University of Connecticut basketball guard Shabazz Napier says sometimes there’s “hungry nights that we don’t have enough money to get food.”
But all students have “unlimited access” to resident dining units that offer “all-you-care-to-eat.”
This is what a full scholarship student-athlete can receive in terms of food:
- Meal plan that includes three meals per day;
- One training table meal per day, which comes out of the scholarship;
- Food provided at the institution’s discretion starting with dinner the night before a home game, plus an extra meal after the game;
- Either food provided at the institution’s discretion or per diem for three meals per day on a road trip, plus a pre- or postgame meal;
- Three meals per day or per diem when athletes are required to remain on campus during vacation periods, plus an additional meal each day;
- Energy bars and other carbohydrate boosters; and
- Fruits, nuts and bagels (now with spreads).
On top of all that, there are occasional meals, committee meals, not to mention all the free food which is used as the basic currency to get college students to do just about anything. And in addition to their athletic scholarships, some athletes are on other forms of aid, most notably the Pell Grant.
Despite all that some athletes do go to sleep hungry sometimes and power conference schools are pushing to provide unlimited food to athletes. An outside observer asking why is completely fair.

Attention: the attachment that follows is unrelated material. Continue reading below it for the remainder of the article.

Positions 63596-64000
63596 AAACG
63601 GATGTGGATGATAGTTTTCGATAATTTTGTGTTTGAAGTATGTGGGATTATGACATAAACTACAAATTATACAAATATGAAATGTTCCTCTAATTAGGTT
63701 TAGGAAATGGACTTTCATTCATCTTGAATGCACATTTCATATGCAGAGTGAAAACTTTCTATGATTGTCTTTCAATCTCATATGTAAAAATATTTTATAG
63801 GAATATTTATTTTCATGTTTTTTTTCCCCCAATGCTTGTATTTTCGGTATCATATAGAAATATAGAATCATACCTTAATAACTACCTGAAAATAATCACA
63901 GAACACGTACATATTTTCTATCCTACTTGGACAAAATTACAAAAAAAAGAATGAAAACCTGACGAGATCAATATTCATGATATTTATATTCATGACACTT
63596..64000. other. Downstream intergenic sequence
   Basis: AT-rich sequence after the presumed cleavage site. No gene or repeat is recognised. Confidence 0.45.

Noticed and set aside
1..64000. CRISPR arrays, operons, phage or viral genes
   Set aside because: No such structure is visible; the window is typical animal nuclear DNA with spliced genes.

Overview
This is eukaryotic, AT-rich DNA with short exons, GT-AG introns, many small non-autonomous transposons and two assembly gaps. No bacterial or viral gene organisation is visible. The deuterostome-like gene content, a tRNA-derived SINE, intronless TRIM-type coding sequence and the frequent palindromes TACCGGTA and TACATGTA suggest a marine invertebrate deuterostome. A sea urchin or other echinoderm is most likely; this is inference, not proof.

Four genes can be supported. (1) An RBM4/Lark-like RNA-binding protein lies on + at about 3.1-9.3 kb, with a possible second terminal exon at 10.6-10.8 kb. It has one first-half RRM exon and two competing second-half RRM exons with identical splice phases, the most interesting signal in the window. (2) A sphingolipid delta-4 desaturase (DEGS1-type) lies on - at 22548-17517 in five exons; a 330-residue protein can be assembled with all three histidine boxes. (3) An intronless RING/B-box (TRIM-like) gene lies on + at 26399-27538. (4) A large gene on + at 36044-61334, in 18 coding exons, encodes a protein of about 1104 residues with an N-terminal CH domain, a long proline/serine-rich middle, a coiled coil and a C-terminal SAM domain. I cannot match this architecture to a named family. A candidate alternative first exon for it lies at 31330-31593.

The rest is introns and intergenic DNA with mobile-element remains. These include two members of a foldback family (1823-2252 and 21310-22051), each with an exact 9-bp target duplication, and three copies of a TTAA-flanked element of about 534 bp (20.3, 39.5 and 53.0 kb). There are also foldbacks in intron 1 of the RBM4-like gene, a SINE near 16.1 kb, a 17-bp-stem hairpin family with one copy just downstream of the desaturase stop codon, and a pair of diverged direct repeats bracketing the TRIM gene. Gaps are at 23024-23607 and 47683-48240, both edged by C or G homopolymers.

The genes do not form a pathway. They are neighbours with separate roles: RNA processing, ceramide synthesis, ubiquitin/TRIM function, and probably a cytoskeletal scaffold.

In many cases, the athlete is at least partially responsible. Sometimes they cannot be faulted, like those who send their Pell Grants home. Others make understandable budgeting mistakes, especially when they move off-campus and start getting one big stipend check each month instead of having money set aside in a meal plan. And some athletes simply squander it, buying meals for friends or spending their room and board stipend on things other than room and board.
But sometimes the math does not add up or at least it is unacceptably tight. This is especially true at universities which primarily have al a carte food courts rather than all-you-can-eat buffets. Combine expensive food with a very large calorie need and an athlete’s margin for error in budgeting can get very small very fast. All of the ways institutions can close that gap are “at the institution’s discretion.” Not every team gets the maximum per diem, the biggest training table, or every extra meal possible.
UConn’s unlimited dining hall access and Napier’s place on a national title-contending revenue-generating team at an FBS institution raise doubts about his claim. But that cannot be used to dismiss the claim generally. Student-athletes can and sometimes do burn through an entire meal plan too quickly. Some institutions do not do everything they could to get more food for their athletes. Even if it only happens rarely, that does nothing to refute the argument that athletes should never even be close to going to sleep hungry in Division I.